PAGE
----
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BBQ mushroom skewers with rosemary gremolata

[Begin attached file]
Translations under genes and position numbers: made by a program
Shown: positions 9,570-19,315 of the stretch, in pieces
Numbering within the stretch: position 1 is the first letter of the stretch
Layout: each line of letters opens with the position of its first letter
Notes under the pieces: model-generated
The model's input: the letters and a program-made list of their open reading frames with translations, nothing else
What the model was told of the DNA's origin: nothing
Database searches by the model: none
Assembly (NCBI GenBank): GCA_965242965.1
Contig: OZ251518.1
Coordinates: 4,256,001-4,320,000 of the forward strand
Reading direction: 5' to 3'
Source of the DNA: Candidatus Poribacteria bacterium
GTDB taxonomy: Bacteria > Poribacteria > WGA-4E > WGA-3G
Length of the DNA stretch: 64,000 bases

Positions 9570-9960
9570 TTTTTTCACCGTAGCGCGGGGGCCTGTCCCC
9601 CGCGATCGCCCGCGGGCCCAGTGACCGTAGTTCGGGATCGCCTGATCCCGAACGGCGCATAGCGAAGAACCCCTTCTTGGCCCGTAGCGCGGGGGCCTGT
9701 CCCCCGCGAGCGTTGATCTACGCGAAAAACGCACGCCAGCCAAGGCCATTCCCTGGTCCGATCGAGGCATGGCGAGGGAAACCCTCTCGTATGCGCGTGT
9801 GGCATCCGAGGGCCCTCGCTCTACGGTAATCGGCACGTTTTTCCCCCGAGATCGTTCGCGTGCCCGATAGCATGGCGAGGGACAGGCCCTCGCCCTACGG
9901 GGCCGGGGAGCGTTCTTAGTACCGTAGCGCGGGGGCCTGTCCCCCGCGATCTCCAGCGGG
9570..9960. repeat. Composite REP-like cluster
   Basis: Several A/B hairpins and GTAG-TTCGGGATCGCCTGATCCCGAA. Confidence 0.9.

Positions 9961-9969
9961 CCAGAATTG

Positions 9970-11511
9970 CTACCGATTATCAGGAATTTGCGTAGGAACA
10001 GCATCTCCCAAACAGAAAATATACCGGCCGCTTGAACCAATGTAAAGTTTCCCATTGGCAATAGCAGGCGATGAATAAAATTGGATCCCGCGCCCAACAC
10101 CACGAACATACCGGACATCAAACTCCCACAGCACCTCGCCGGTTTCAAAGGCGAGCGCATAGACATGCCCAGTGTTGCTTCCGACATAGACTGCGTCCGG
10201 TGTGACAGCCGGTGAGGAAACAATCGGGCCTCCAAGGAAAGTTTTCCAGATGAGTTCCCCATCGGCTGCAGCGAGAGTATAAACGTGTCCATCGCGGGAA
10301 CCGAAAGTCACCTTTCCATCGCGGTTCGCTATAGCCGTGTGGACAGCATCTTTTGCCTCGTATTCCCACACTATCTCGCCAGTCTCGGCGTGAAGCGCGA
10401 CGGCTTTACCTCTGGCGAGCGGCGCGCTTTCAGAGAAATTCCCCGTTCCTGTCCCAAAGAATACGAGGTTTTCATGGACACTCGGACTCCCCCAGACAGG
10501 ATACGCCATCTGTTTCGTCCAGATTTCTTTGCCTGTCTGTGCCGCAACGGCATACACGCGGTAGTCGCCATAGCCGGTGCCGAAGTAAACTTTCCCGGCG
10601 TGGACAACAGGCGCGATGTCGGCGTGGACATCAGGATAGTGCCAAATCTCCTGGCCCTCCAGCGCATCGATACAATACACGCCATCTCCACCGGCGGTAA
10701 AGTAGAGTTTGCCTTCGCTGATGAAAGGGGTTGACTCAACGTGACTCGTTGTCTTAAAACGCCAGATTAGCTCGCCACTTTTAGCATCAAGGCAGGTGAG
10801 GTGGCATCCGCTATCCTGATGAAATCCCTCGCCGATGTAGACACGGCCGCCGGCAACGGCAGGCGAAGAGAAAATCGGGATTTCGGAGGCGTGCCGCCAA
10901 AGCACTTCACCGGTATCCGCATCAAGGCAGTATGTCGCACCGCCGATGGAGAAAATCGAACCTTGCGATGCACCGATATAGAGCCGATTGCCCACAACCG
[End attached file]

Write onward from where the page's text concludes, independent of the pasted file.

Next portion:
<p>Have mushrooms laying in the fridge but not sure what to do with them? Simply throw them on the barbie and let the magic happen with this recipe.</p> <p><strong>Ingredients:</strong></p> <p>2 large bunches rosemary<br />500g button mushrooms, cleaned, stems removed<br />1 garlic clove<br />2 tbsp olive oil<br />1 lemon, zest finely grated<br />10g butter<br />Salt and pepper, to season</p> <p><strong>Directions:</strong></p> <p>1. Strip the leaves from sharpest end of the rosemary sprigs, leaving a few at the top, making enough for 12 skewers. Alternatively, you can use short, soaked bamboo skewers. Thread 3 mushrooms onto each skewer.</p> <p>2. Finely chop the garlic and 1 tbsp of the rosemary leaves together on a board. Heat 2 tsp oil in a large frying pan over medium heat. Lightly toast the garlic and rosemary mixture for 1 minute or until lightly golden. Remove and combine with the lemon zest in a bowl.</p> <p>3. Increase the heat to medium-high. Melt the butter and remaining oil in the pan. Cook the mushrooms skewers for 4 minutes each side or until golden and cooked. Season to taste with salt and pepper. Transfer to a platter and scatter over the gremolata to serve.</p> <p><strong>Tips:</strong></p> <p>You will need thick, sturdy rosemary sprigs to be used for skewers in this recipe. Soaked bamboo skewers are the best alternative. If using rosemary sprigs as skewers, use a bamboo skewer to make the first incision to make it easier to insert the rosemary sprigs.</p> <p><em>Recipe by<span> </span><a rel="noopener" href="http://www.australianmushrooms.com.au/" target="_blank"><span>Australian Mushrooms</span></a>.</em></p> <p><em>Republished with permission of <a rel="noopener" href="https://www.wyza.com.au/recipes/bbq-mushroom-skewers-with-rosemary-gremolata.aspx" target="_blank">Wyza.com.au</a>. </em></p>